Multiple Entry and Exit Authorization

Aside from the four categories of visas and permits that we have already discussed, there is a separate fifth type of visa that is mentioned in the migration laws called the multiple entry and exit authorization. Referred to as the multiple visa as well, it is a type of visa that will be granted to non resident foreigners who wish to enter and exit an unlimited number of times during its validity period. This type of visa will be granted for a maximum period of five years based on the applicant’s proven needs, but each stay in the country is still under the ninety day maximum period for non resident visitors.

It can be requested personally or through legal representation by providing the application form, the original and a copy of a valid passport that shows that their presence in Panama is valid, and by either showing that the applicant is a businessman or entrepreneur, or alternatively, the reasons for which a multiple entry and exit authorization is needed.

Effects of the New Legislation

Aside from changing the name of the entity in charge of migration, the new laws maintain most of the currently existing visa, makes allocations for those who are currently processing their legal status in the country. It also creates a clearer framework of options from which visitors and those wishing to reside in Panama can choose.

In anticipation of reducing the current problem with response time, the new law dictates that starting on February 23, 2009; the National Service of Migration will have a sixty (60) business day deadline in order to resolve visa applications. If there is no resolution, the application will be deemed approved in favor of the applicant.

Although all the changes prescribed in the new legislation have not yet been put into effect, several dispositions tend to ensure the improvement of the administrative process involved in visiting and residing in Panama. From the creation of the migration career and norms that seek to produce a more efficient migration officer, there seems to be a clear and growing concern for the migration policies and how they affect the development of Panama as a touristic and business destination.

If you have any further questions about how this legislative change will affect your legal status in Panama or your intentions to visit the Republic, please do not hesitate contact us .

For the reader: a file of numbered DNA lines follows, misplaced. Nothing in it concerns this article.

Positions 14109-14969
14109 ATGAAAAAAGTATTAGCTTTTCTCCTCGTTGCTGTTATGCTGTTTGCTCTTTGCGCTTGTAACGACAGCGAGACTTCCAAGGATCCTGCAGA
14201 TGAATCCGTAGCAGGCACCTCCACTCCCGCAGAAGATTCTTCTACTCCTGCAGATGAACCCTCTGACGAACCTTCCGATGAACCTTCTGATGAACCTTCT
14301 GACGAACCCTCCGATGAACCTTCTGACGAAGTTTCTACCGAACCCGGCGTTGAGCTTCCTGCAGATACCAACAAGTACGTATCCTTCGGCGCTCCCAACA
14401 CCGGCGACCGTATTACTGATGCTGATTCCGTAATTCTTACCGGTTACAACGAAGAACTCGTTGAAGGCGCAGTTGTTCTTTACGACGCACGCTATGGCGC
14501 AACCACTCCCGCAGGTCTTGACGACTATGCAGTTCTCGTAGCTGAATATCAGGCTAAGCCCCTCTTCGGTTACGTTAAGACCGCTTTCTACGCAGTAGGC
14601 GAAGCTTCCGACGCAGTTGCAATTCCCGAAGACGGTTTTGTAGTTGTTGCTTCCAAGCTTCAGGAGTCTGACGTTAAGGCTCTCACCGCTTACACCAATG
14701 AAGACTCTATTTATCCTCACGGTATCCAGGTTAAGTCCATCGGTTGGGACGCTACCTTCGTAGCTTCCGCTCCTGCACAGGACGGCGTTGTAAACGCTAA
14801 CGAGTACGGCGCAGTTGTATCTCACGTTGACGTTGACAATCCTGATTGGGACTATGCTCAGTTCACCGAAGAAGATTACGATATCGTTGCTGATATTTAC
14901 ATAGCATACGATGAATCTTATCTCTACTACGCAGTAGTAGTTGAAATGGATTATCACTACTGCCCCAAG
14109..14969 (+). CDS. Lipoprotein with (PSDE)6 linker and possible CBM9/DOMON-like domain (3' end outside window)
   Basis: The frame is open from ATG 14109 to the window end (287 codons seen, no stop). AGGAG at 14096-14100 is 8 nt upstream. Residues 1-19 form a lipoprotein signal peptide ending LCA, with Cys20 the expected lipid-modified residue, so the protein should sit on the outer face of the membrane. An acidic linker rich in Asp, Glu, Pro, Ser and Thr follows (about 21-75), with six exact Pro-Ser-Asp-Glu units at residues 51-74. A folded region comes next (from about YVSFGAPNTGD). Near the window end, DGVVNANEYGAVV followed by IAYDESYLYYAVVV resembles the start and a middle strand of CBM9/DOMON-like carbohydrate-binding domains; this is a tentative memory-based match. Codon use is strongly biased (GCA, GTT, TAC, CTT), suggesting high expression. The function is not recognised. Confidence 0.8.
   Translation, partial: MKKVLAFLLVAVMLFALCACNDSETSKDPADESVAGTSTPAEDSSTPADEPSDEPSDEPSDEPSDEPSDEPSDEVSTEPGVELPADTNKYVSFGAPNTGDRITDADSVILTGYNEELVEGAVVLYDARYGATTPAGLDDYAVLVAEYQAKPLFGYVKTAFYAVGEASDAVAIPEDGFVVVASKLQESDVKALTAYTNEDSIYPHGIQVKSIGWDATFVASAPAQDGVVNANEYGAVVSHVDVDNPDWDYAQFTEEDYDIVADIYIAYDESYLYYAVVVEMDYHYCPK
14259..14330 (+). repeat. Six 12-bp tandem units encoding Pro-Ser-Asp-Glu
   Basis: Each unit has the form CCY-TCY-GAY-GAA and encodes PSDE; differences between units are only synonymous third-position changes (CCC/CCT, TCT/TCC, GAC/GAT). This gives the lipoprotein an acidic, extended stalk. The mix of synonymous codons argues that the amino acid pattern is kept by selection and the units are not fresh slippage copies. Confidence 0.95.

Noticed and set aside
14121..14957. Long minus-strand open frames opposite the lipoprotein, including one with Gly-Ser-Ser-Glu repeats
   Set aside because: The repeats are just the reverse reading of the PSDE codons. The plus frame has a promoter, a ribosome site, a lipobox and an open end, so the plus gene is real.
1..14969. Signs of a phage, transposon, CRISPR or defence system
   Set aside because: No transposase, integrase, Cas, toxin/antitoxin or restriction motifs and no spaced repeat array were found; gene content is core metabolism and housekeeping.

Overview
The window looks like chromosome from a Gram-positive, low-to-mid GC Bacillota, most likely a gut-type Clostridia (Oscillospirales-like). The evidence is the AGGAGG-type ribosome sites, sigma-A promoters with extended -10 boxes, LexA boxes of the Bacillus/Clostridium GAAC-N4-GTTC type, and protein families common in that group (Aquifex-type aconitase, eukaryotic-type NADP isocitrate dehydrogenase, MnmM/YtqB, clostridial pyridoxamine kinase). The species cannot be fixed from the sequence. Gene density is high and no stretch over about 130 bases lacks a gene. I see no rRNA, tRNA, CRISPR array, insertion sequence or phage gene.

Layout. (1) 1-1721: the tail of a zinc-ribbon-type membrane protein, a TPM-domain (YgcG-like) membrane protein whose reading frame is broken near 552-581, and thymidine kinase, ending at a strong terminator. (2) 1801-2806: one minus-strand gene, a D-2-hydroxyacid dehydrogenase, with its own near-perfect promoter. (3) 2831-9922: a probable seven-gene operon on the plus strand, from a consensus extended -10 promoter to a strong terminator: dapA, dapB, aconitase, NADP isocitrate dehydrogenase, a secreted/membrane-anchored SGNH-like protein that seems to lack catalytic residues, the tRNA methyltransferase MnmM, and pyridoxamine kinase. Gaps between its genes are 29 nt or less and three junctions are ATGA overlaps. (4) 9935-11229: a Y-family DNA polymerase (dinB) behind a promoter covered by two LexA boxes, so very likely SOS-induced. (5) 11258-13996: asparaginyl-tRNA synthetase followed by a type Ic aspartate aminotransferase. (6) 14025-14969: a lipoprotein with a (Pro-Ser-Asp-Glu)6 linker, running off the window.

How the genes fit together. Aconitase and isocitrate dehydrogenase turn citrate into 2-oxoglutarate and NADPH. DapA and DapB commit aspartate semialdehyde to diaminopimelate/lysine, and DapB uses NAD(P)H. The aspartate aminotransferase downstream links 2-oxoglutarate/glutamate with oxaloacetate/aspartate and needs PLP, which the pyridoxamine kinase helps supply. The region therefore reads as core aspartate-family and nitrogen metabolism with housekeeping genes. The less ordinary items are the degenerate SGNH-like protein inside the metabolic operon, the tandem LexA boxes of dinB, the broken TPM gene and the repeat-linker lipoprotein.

Common Requirements for a Temporary Resident or Permanent Resident Permit Article 28 of Law Decree No. 3 of the 22nd of February of 2008

The application for a temporary resident or permanent resident permit must be presented to the National Migration Service through a legal representative in accordance to the established requisites for each category of visa or permit must contain the following common requisites, with the exception of those which can be applied to from abroad and those categories that apply by reason of education:

1. Copy of the passport duly certified by a Panamanian notary public, or with the certification of a diplomatic representation accredited in the country or the corresponding authority in the place of issue. When deemed necessary for security reasons, the National Service of Migration can ask the applicant to certify the authenticity of the passport.

2. Certificate of criminal record in their country of origin or residence. In those countries where such a document is not issues, the interested party can submit a certification of a diplomatic or consular agent in his country of origin, accredited in the Republic of Panama, in which he certifies the inexistence of such a certificate, and a sworn statement made to a notary public in which the applicant certifies that he does not have a criminal record.

3. Certificate of good health issued by a licensed professional within three months prior to the presentation of the application.

4. Payment of two hundred and fifty US dollars (US$250.00) to the National Treasury for the right to apply for a migratory category, and of eight hundred US dollars (US$800.00) to the National Service of Migration as a repatriation deposit.

5. Sworn statement of criminal records. All foreign documentation must comply with the requirements of legalization.

Requirements for a Tourist Visa Article 17 of Executive Decree No. 320 of the 8th of August of 2008

The foreigner that fulfills the following requirements can apply for a tourist visa:

1. Duly completed visa application form;

2. Presenting the original and complete copy of the passport or travel document with a three month minimum validity;